The Protestant Reformation wouldn’t have happened as it did apart from books. And as we near the 500th anniversary of the Reformation in 2017, we’ll be treated to dozens of more titles recounting its history. In order to get a head start on the reading, I recently reached out to several scholars and asked them to each recommend one title on the Reformation.
Once you’ve added one or more of these titles to your reading list, consider joining us next year for the TGC 2017 National Conference—“No Other Gospel: Reformation 500 and Beyond”—where we’ll celebrate the Reformation’s 500th anniversary and feature more than 50 talks from 65 speakers. Browse the list and register soon!
Professor emeritus of systematic theology
Concordia Theological Seminary (St. Louis, Missouri)
I’m excited about Scott Hendrix’s Martin Luther: Visionary Reformer. We finally have a volume written in sprightly fashion with telling anecdotes that bring both Luther’s theology and personality to readers in an enjoyable manner. He surveys Luther’s life and his interaction with his family, colleagues, and students, as well as with princes, patricians, and all other likes of human beings.
At the same time, Hendrix makes clear what Luther’s faith in Jesus Christ meant for his reading and proclamation of Scripture.
Associate professor of church history
The Southern Baptist Theological Seminary (Louisville, Kentucky)
The challenge in recommending just one book on the Protestant Reformation is that it was such a rich time in history. The Lord worked through many remarkable people to bring about a change in perspective on life-giving matters like justification by faith alone (sola fide) and the reality that God’s Word alone (sola scriptura) is sufficient to guide is in eternal matters.
The doctrinal developments are central, then, to what occurred. In order to understand them aright, we need to have a sense of the theological context of the late medieval world. But we also need to understand some of the key individuals—like Martin Luther and John Calvin—without whom the entire Reformation would not have happened. The one book on the Reformation I first recommend for these reasons—putting the period in its theological context, providing an overview of key individuals, and discussing their doctrinal contributions—is Timothy George’s Theology of the Reformers. George is a master historian and a gifted storyteller. The book brings readers into the pathos of the era, showing why a religious change was necessitated. And it highlights the contributions of key figures in lengthy chapters on Luther, Zwingli, Calvin, Simons, and Tyndale, allowing readers to understand them in their contexts, as well as displaying their key doctrinal developments.
Provost and associate professor of church history
Westminster Theological Seminary (Glenside, Pennsylvania)
Stephen Nichols, who will be speaking at TGC’s 2017 National Conference, has written a readable history of the Reformation. The Reformation: How a Monk and Mallet Changed the World presents a helpful introduction to the Reformation, beginning with why the Reformation still matters today, then covering the major wings of the movement, including Martin Luther in Germany, the Swiss Reformation with Ulrich Zwingli and later John Calvin, and the British Reformation. He also includes a section on the contribution of women to the Reformation, looking at the wives of many Reformers and significant Protestant queens. As we near the 500th anniversary of the Reformation, I recommend this volume for those interested in an enjoyable summary that gives a big picture of this historic movement that changed the course of Europe and much of the world.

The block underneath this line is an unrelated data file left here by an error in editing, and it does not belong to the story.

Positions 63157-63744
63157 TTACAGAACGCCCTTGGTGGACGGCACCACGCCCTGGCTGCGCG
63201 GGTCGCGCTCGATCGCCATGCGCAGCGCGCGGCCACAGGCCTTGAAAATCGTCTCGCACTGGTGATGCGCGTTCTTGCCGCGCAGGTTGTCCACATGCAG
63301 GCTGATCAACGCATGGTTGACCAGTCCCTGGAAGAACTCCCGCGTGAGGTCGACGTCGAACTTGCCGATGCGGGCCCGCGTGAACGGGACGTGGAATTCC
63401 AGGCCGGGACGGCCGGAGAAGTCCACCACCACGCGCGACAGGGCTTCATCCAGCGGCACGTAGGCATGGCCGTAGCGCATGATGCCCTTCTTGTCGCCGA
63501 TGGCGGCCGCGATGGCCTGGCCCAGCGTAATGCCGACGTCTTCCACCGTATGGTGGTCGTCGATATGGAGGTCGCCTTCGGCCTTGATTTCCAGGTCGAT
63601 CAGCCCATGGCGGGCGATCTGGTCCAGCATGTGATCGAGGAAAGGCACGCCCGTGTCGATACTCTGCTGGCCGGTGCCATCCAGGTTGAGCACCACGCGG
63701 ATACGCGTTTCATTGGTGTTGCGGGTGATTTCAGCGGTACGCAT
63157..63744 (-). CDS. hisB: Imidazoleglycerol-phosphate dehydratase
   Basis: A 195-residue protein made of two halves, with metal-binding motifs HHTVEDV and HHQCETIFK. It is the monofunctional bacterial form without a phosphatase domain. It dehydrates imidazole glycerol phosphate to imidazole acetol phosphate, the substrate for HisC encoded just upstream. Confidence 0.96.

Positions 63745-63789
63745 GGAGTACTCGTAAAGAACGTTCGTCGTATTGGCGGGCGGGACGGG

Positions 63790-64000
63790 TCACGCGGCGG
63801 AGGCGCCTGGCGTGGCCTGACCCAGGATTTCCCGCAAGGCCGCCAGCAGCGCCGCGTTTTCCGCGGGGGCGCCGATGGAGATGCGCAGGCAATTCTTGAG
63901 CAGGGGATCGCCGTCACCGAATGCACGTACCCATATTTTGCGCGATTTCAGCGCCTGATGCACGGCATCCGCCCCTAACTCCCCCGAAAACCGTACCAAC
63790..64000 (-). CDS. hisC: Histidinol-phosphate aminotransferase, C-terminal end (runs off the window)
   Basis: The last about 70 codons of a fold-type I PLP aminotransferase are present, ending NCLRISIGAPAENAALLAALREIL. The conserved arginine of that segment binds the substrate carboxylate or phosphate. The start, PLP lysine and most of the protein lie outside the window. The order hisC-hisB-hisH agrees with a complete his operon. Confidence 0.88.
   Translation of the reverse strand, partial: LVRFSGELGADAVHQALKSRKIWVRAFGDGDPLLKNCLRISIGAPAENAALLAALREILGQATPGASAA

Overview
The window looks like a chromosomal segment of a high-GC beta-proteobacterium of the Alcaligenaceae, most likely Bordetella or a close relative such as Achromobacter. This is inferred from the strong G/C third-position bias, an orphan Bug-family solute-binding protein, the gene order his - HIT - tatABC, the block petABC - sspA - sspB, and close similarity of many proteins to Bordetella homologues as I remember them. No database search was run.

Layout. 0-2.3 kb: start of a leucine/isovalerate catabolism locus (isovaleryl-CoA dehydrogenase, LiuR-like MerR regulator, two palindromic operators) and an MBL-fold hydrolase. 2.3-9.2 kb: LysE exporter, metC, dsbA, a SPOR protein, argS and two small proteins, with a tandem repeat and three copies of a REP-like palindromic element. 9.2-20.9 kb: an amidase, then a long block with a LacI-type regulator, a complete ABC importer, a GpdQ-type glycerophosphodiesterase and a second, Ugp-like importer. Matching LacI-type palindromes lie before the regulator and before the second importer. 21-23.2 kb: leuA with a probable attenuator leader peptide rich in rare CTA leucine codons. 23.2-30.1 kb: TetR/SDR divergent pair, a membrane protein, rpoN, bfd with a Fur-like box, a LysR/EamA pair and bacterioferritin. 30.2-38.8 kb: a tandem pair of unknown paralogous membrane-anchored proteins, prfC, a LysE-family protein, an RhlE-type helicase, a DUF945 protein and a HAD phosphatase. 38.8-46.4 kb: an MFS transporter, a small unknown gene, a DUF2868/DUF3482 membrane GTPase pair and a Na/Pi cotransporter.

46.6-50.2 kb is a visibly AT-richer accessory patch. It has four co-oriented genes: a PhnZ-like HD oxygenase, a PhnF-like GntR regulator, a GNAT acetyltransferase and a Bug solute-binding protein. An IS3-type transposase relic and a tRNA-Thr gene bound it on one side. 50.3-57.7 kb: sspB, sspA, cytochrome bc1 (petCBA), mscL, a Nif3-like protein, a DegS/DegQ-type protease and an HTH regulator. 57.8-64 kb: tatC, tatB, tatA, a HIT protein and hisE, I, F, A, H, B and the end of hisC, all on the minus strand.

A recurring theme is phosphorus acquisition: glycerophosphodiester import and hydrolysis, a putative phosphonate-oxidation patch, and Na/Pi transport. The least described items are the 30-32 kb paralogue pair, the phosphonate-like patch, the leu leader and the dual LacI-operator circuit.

Capitol Hill Baptist Church (Washington, D.C.)
Michael Reeves, The Unquenchable Flame. This book is well written and well illustrated. It also keeps the spiritual focus of the Reformation in clear view throughout. It’s a great read. I highly commend it. And it’s short. Like this paragraph.
Tutor of systematic theology and church history
Oak Hill College (London, United Kingdom)
If I mention any book but the soon-to-be-released Reformation Theology: A Systematic Summary (Crossway, 2017), then I will have 20 top-notch Reformation theologians wondering what we’ve been laboring over for the past three years; that outrage would be justifiably shared by four other stellar theologians who participated in The 5 Solas Series (Zondervan).
Nevertheless, if I can duck their protests, allow me to put forward one book from the pen of Luther himself: Luther’s Works, Volume 31: Career of the Reformer I. Here, in one volume, grow the seeds of what will become Luther’s mature theology. The volume starts with Luther’s “Disputation Against Scholastic Theology,” “Ninety-five Theses,” and “Heidelberg Disputation.” These works will help any student of the Reformation understand Luther’s initial discomfort (and disgust) with late medieval soteriology, as well as the genesis of Luther’s “theology of the cross” (much in contrast to the medieval era’s “theology of glory”). The volume also includes Luther’s “Two Kinds of Righteousness,” “The Leipzig Debate,” and “The Freedom of a Christian,” among others. Not only do sola gratia and sola fide shine bright, but sola scriptura as well. At Leipzig Luther is labelled a friend of heretics John Wycliffe and Jan Hus. By the end of his dispute with Johannes von Eck it’s crystal clear to Luther that popes and councils err; Scripture alone is inspired by God, without error, and therefore the final authority for the church.